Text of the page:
My wife and I made real progress on the picket fence this week end. In fact, we were rather surprised at how much progress we made. After a good breakfast and a few errands, we got busy. Before we could really get going we had to “notch the posts” to hold the stringers. For our fence design, we wanted the posts to show. The posts would then have 2 1/2″ pickets with 2 1/2″ gaps that hang on stringers that are flush mounted in the back of the post. After the top and bottom stringers were set, we trimmed the posts to their final height. The post tops were cut to be 6″ taller than the top stringer.
Next, we set up the cutting center. This was basically a sheet of plywood on two saw horses. I reinforced the plywood by placing three 4X4 posts under it and screwing them down. Next, I set up a cutting jig for the posts. This was done by screwing a piece of a 4X4 to the end of the plywood to serve as a stop for cutting the pickets. I then moved my chop saw until the blade was the proper distance from the stop. I then squared the saw and screwed it down to the plywood. Once this was a secure, I set up my portable table saw behind the cutting jig. I set the saw to rip pickets 2 1/2″ wide.
Now that the stretchers were in place and the cutting center was ready, my wife and I set about making the pickets. We did this by cutting 5/4″ boards that were 5 1/2 inches wide into 42″ long sections. We then ran these sections through the the table saw to create two 2 1/2″ wide pickets from one 42″ section. When the wheel barrow was full of pickets, we would go and hang them.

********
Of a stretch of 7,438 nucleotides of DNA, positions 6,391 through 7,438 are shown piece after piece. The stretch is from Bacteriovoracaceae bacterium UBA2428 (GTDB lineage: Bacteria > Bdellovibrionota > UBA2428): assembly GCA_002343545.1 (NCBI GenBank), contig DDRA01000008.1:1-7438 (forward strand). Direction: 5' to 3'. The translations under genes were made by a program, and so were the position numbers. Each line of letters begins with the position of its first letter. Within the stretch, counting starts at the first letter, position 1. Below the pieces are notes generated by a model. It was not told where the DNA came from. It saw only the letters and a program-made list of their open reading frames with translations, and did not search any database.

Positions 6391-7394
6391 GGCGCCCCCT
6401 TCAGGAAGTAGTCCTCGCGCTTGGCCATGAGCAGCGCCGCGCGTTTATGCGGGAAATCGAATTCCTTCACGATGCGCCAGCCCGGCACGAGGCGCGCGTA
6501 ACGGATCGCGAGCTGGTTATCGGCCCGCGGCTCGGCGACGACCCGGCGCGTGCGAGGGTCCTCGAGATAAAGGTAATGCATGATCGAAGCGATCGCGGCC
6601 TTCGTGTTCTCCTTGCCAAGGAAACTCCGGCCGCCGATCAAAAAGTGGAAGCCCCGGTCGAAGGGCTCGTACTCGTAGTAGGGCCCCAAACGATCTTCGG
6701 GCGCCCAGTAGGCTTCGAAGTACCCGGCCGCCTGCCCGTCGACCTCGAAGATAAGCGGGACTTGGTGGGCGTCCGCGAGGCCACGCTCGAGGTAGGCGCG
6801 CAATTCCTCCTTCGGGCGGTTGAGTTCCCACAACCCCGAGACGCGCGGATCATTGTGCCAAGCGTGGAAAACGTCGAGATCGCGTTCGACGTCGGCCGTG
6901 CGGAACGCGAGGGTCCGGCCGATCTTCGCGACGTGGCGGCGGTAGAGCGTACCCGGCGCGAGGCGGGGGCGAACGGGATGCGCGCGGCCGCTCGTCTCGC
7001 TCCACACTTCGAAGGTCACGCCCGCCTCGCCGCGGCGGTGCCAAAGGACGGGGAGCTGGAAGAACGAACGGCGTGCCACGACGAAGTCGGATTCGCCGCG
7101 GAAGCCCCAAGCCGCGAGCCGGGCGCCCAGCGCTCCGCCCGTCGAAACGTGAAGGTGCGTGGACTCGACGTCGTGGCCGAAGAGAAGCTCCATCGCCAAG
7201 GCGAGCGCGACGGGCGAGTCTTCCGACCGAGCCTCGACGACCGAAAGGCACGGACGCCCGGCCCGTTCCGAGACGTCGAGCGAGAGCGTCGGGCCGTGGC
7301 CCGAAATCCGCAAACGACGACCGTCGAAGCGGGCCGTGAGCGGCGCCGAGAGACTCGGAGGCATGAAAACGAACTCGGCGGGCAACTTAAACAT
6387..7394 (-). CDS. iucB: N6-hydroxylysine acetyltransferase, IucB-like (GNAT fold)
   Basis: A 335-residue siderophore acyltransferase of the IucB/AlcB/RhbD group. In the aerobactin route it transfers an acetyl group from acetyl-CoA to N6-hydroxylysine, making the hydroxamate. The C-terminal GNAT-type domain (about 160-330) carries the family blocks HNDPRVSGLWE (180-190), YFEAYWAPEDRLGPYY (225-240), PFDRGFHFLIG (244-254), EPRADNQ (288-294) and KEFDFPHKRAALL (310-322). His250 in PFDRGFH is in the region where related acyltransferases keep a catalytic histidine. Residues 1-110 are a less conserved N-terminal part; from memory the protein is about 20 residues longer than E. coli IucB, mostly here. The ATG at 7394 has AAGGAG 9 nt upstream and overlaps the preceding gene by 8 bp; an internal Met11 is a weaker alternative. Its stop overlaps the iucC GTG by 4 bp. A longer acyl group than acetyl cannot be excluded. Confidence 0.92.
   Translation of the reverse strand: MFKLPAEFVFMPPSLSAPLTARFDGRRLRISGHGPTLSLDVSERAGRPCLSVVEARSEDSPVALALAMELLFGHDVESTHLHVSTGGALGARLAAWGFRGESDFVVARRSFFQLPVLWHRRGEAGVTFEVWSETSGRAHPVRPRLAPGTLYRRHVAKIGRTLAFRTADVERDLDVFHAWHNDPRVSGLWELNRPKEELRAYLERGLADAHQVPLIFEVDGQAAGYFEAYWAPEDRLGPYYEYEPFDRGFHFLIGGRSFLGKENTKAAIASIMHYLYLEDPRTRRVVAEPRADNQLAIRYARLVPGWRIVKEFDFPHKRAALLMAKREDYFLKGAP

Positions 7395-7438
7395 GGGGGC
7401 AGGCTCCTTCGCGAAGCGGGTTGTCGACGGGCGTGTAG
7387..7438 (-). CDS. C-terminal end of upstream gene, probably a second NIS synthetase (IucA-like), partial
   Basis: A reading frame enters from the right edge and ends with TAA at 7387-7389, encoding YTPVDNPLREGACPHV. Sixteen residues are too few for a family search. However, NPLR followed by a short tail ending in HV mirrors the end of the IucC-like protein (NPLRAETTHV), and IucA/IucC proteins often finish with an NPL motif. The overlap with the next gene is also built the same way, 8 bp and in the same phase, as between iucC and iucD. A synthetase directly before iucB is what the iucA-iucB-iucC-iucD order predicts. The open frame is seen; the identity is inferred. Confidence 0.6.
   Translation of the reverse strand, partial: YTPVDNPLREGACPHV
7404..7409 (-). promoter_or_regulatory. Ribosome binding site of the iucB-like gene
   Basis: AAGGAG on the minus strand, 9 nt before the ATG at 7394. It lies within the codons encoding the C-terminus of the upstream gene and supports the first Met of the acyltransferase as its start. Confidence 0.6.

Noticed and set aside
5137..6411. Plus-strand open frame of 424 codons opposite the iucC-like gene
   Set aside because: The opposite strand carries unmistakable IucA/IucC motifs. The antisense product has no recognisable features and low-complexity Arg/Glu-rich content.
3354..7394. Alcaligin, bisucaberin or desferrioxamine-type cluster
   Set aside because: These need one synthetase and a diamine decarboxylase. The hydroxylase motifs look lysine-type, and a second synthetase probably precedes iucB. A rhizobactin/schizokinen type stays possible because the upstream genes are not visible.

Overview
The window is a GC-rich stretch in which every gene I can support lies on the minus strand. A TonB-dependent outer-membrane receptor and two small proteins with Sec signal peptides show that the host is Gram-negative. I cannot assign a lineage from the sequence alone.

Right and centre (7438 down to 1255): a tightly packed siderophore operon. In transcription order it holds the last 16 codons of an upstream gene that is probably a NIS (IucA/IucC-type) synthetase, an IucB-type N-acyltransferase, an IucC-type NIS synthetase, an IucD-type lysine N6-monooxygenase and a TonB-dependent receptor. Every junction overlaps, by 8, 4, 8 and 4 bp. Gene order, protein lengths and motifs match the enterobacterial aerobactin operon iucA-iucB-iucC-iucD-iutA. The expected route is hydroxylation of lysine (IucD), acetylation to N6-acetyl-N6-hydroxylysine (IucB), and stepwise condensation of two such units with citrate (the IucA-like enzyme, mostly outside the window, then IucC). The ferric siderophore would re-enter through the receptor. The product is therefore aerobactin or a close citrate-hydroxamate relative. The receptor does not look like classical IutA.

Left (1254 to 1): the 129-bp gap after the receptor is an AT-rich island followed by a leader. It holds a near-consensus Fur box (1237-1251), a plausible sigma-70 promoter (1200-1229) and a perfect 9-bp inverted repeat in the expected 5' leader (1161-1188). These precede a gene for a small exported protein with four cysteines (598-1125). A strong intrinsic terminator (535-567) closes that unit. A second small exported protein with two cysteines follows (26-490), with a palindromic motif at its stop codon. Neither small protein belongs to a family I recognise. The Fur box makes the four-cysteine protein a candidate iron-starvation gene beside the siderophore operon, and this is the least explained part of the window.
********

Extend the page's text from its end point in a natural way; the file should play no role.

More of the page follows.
Hanging pickets is pretty easy if you have the right tools. In our case, the right tool was another jig. Since we had hung our stringers perfectly level, we used them to hold the jig that I built for this purpose. This jig was very simple. I took a 4′ 2X4 and screwed a 4′ 1X4 at a 90 on the top and another 1X4 to the back that hung past the bottom edge of the 2X4. This created a lip that I could use to screw the jig down to the stringer. This jig ensured that all of the pickets would be perfectly level across the top.
With the help of this jig, my wife and I set about hanging the pickets. Working together, she would hold and space the picket (using another picket), and I would screw them down. I used galvanized screws for this entire project so I do not have to worry about rusty screws staining my posts in the future. As you can see from the pic, we made very good progress. We got about two thirds of the front of the fence built in about four hours. Now that we have the jigs and ”a system” we expect to finish the rest of this side of the fence by the end of next weekend. Check back to see how it goes.